When I asked Horacio Pagani how he can compete against Ferrari, Porsche and Mercedes, he said "It's better to be the head of a mouse rather than the tail of lion." It's a nice Italianate metaphor (especially for an Argentinean), but it's not strictly accurate. If the Pagani Zonda is a "mouse", then an F15 is a "plane". Plant your right foot in a C12S and the AMG-fettled Mercedes V12 barks, roars, howls and then screams like a wounded grizzly. Any lion with an ounce of self-preservation would run for his life.
And not make it ten yards. When thrashing the Zonda on the twisting two-lane highway above Modena, there was one long straight. For the first and only time, I was free to explore the mystery known as "third gear". Those of you who've driven a race car flat out might appreciate the resulting rush. I doubt it. On a track, you don't need to watch out for Italian truck drivers coming from the opposite direction (using the racing line). Flooring the Pagani Zonda on a public road hurts your brain, blows your mind AND loosens your bowels.
Not to put too fine a point on it, Horacio's 7.3-liter time machine blasts from 0 – 60mph in 3.6 seconds, and on to an astonishing (if estimated) 210mph. At the same time, it can trundle around town like a top-spec Mercedes luxobarge. But why walk when you can fly? With 553ft.-lbs. of torque underfoot, all six gears offer an open invitation to low earth orbit. Resisting the need for speed requires the kind of monumental self-control best known to banned drivers.
Unlike its supercar predecessors, the Zonda isn't merely a straight-line speed queen. It's also a blindingly quick and competent corner craver. No matter how you approach a bend, no matter what you do with the pedals or steering wheel in the curved bit, the Zonda C12S just goes 'round. Too fast in? Brake, turn, go. Slow in, full blast out? And away we go. Reverse camber 180-degree uphill switchback on broken pavement? This way sir. If you can imagine driving a 555hp go-cart with all the poise and self-assurance of a Porsche Carrera 4, you can imagine caning a Zonda.
If you switch off the Zonda's traction control and goose the gas in the middle of a turn, she'll ease into controllable oversteer. Or so I've heard. Despite my best efforts to ignore my passenger's pleas, I couldn't get anywhere near the car's lateral limits. Given the irregular deployment of pre-dented crash barriers along the cliff-side road, I could understand Sam's reluctance to experience a short, sideways tour of the Italian countryside. Strictly between us, I reckon only someone who's suffered a catastrophic injury to their family jewels could hurry a Pagani Zonda C12S down a winding mountain road without experiencing a strong and sustained cargasm.
Mechanically, there's nothing revolutionary on offer; the Zonda is a super-wide rear-wheel-driver with a double wishbone suspension, a big engine and Brembo brakes. The car's faultless handling is down to balance, thrust and weight– or lack thereof. Credit the carbon fiber construction. From its monocoque chassis to the windshield wiper mounts, the Zonda is the material's meisterwerk: a fantastically rigid car that's a full thousand pounds lighter than the similarly explosive Lamborghini Murcielago. Flinging the featherweight Zonda around feels like jogging in a Zegna suit.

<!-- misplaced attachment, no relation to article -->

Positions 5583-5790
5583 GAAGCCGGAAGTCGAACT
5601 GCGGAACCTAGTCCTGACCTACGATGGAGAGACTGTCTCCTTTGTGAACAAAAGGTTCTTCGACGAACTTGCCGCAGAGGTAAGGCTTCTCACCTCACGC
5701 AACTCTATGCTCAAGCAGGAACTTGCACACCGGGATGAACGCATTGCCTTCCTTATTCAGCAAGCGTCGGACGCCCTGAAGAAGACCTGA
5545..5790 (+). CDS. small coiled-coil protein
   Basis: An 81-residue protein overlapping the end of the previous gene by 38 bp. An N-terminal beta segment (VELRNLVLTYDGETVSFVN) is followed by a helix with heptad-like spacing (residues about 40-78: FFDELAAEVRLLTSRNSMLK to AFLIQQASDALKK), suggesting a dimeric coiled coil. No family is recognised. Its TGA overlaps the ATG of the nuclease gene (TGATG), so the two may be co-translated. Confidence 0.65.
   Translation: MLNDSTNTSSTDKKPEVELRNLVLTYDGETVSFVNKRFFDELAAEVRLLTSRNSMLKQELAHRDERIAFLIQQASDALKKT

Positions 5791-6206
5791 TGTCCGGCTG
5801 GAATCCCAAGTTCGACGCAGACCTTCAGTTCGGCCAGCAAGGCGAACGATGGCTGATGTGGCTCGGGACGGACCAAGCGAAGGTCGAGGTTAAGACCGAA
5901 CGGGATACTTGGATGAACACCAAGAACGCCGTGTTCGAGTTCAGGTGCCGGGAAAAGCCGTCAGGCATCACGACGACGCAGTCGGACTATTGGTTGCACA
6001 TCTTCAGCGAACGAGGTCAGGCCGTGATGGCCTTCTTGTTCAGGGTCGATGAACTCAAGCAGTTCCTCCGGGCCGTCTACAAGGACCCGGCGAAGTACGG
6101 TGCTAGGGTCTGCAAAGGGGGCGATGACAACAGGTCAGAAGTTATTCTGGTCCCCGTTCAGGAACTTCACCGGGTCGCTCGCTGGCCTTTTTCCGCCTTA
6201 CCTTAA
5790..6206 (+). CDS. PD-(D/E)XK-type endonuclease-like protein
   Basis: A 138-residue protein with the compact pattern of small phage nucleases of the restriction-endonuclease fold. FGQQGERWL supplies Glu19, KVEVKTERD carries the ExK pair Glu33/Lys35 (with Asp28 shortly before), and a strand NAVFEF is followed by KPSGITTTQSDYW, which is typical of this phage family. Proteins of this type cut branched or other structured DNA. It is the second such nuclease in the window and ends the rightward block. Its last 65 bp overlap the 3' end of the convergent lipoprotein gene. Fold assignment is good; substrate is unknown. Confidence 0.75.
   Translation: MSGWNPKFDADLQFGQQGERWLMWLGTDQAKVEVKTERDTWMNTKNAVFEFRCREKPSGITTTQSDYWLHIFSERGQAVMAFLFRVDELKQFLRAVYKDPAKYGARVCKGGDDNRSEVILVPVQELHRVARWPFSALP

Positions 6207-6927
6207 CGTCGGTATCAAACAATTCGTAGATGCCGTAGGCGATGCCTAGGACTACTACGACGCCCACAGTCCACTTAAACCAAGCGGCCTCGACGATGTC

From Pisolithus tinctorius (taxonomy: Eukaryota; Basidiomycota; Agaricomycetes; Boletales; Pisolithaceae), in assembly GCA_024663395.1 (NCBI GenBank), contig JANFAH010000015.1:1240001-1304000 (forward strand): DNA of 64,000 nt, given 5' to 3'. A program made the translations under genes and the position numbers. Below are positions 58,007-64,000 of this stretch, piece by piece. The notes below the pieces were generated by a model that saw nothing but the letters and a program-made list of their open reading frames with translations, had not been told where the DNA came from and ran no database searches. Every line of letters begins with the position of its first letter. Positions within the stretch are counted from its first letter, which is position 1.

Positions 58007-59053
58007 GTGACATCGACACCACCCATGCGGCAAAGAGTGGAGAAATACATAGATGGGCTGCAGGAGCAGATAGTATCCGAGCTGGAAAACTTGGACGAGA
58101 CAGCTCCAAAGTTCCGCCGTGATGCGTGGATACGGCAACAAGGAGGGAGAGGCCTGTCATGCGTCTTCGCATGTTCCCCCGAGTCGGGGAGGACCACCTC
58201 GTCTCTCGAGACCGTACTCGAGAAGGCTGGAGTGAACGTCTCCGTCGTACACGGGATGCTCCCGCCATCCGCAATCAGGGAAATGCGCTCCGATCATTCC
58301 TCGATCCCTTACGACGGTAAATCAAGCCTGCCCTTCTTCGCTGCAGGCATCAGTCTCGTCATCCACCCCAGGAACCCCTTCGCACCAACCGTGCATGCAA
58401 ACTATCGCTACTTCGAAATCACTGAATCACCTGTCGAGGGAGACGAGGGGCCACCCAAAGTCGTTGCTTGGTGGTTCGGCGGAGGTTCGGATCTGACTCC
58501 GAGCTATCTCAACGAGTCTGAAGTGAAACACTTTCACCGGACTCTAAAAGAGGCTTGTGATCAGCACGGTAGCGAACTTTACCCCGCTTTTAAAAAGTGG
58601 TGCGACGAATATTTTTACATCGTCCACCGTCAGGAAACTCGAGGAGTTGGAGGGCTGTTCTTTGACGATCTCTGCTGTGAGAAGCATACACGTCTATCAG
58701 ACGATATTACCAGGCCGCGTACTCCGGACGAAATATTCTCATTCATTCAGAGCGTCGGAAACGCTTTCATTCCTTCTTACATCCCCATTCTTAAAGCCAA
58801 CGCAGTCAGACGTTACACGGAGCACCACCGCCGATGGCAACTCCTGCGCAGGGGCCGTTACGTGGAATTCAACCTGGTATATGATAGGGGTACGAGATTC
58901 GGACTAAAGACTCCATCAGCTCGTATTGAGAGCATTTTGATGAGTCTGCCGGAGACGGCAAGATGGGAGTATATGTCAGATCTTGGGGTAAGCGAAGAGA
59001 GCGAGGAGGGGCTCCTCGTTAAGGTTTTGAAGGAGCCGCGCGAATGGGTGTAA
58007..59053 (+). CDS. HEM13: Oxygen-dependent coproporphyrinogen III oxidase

If only it were as stylish. The Zonda's spider-like countenance and seven foot wide posterior reflect Sr. Pagani's lifelong infatuation with Group C racing cars. While there's no denying the self-styled supercar's "presence" (a code word for a design that shocks rather than seduces), it's the first automobile I've encountered that looks best from twenty feet above. The detailing is also more than a bit quirky, as exemplified by the car's gattling gun exhausts.
If the Zonda's exterior lacks the Enzo's sex appeal, the Carrera GT's restrained minimalism or the SLR's resemblance to a normal road car, at least its pod-like interior is the most comfortable. The Zonda's cabin cossets the driver with hand-stitched leather, perfectly woven carbon fiber and faultless ergonomics. Again, there are slightly jarring design elements: the toggle switches are out of proportion to the rest of the switchgear, and the dash-mounted ventilation periscopes are more practical than attractive. But it's still a fine place to while away the hours.
It will be at least a year before well-heeled US enthusiasts will enjoy that privilege. Sr. Pagani claims he will have crashed enough cars and filled out enough paperwork to legally peddle his supercar stateside in 2006. He also promises a new US street-legal version that will beat the Enzo in every major category (including price). Given the current Zonda's build quality and road manners, I wouldn't bet against the Argentinean. Sometimes mice guys finish first.